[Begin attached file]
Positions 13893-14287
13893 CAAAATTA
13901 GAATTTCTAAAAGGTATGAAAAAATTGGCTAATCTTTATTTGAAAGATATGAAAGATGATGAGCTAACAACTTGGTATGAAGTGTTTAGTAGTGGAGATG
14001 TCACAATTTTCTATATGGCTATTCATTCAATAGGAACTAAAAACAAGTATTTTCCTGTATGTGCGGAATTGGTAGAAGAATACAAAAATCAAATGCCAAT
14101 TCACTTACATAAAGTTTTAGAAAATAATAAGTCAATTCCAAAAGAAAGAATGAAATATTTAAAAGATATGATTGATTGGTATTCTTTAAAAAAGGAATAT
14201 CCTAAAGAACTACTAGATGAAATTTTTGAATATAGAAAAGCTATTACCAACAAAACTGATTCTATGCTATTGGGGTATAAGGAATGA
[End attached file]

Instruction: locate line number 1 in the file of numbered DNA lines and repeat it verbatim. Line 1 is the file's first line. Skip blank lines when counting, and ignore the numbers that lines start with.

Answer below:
Positions 13893-14287